Voters in San Diego County’s 5th Supervisorial District will be choosing a new representative in the fall as Supervisor Bill Horn has termed out after 26 years on the board. San Marcos Mayor Jim Desmond, a Republican, faces Oceanside resident Michelle Gomez, a Democrat, in the November election. Meet the candidates, in their own words:
Mayor Jim Desmond is a candidate for North County’s Supervisor District 5, currently represented by Bill Horn, whose final term on the board expires in 2018. Desmond was first elected mayor of San Marcos in November 2006 after just two years of service on the San Marcos City Council. In addition to his mayoral duties, Desmond serves as the city's primary representative on the board of directors of the San Diego Association of Governments (SANDAG) and is the chair of the SANDAG Regional Transportation Committee. Desmond is also the North County representative on the San Diego Regional Airport Authority.
A U.S. Navy veteran with a bachelor of science degree in electrical engineering from San Diego State University, Desmond has been a pilot for Delta Air Lines since 1986 where he currently is a captain flying Boeing 757s and 767s. He also founded and managed a successful technical writing company that he later sold.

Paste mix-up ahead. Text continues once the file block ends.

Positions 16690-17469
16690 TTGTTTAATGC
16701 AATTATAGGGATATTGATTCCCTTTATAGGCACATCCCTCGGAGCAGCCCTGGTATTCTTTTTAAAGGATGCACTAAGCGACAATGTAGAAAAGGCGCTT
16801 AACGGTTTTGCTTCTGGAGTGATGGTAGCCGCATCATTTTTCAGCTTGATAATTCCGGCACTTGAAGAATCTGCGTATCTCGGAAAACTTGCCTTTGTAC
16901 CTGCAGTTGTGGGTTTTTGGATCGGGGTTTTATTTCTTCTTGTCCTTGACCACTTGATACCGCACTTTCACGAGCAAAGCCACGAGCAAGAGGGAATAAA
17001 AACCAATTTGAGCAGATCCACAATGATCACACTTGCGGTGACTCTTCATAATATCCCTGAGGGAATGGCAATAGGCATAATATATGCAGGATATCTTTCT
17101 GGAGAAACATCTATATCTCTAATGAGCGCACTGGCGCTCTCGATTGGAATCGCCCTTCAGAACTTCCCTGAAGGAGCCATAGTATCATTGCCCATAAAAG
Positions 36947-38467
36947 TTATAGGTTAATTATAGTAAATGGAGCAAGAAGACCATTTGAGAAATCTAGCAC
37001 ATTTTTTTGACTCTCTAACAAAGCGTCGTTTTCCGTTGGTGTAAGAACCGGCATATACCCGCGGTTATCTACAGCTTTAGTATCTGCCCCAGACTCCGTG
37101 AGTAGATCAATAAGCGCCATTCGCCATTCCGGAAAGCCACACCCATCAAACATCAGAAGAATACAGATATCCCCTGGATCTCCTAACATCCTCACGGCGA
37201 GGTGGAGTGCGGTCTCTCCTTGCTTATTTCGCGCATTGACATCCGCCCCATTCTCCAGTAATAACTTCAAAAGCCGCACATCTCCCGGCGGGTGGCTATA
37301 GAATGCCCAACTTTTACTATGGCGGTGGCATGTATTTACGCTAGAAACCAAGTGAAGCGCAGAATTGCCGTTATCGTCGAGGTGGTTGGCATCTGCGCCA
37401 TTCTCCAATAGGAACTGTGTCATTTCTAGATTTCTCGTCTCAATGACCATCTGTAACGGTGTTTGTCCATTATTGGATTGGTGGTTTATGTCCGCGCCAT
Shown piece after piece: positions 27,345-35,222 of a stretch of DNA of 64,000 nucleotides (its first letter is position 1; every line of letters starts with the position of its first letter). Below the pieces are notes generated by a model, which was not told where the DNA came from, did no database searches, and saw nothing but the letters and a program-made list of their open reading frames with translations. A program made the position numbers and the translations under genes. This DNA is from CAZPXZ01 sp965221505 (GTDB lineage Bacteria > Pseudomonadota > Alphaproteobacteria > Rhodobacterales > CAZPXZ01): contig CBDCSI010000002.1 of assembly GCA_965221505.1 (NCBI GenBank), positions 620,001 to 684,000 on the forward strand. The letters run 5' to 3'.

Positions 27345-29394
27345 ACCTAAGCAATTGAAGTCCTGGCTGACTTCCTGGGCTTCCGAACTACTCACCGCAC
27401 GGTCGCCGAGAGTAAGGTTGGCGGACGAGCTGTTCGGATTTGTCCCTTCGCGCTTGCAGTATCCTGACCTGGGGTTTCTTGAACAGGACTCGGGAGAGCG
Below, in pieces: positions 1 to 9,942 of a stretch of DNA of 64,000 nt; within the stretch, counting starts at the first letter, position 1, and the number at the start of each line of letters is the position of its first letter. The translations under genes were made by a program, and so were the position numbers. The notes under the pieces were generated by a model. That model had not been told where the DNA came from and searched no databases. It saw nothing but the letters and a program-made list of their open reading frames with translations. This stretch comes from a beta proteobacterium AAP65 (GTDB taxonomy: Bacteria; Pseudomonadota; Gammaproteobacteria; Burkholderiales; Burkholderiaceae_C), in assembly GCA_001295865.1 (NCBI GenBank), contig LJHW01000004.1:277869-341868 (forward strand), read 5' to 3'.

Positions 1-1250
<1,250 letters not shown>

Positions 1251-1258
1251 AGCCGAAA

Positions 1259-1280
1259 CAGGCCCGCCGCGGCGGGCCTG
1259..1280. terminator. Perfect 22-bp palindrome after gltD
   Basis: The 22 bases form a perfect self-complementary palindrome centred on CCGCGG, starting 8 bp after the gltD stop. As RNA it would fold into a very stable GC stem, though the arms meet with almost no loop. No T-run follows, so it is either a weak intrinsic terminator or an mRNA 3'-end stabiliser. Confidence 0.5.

Desmond and his wife Kerri, a former school teacher, have two adult children.
Why did you decide to run and what do you think are the two biggest issues facing San Diego County?
I am running to give back to the community what I’ve learned as the mayor of San Marcos for 12 years, as a Navy veteran with an electrical engineering degree from SDSU, and a pilot and captain for Delta.
Throughout my career I’ve developed leadership skills that include shared input and responsibilities that come to common-sense practical solutions. I believe this approach will serve me well as your supervisor.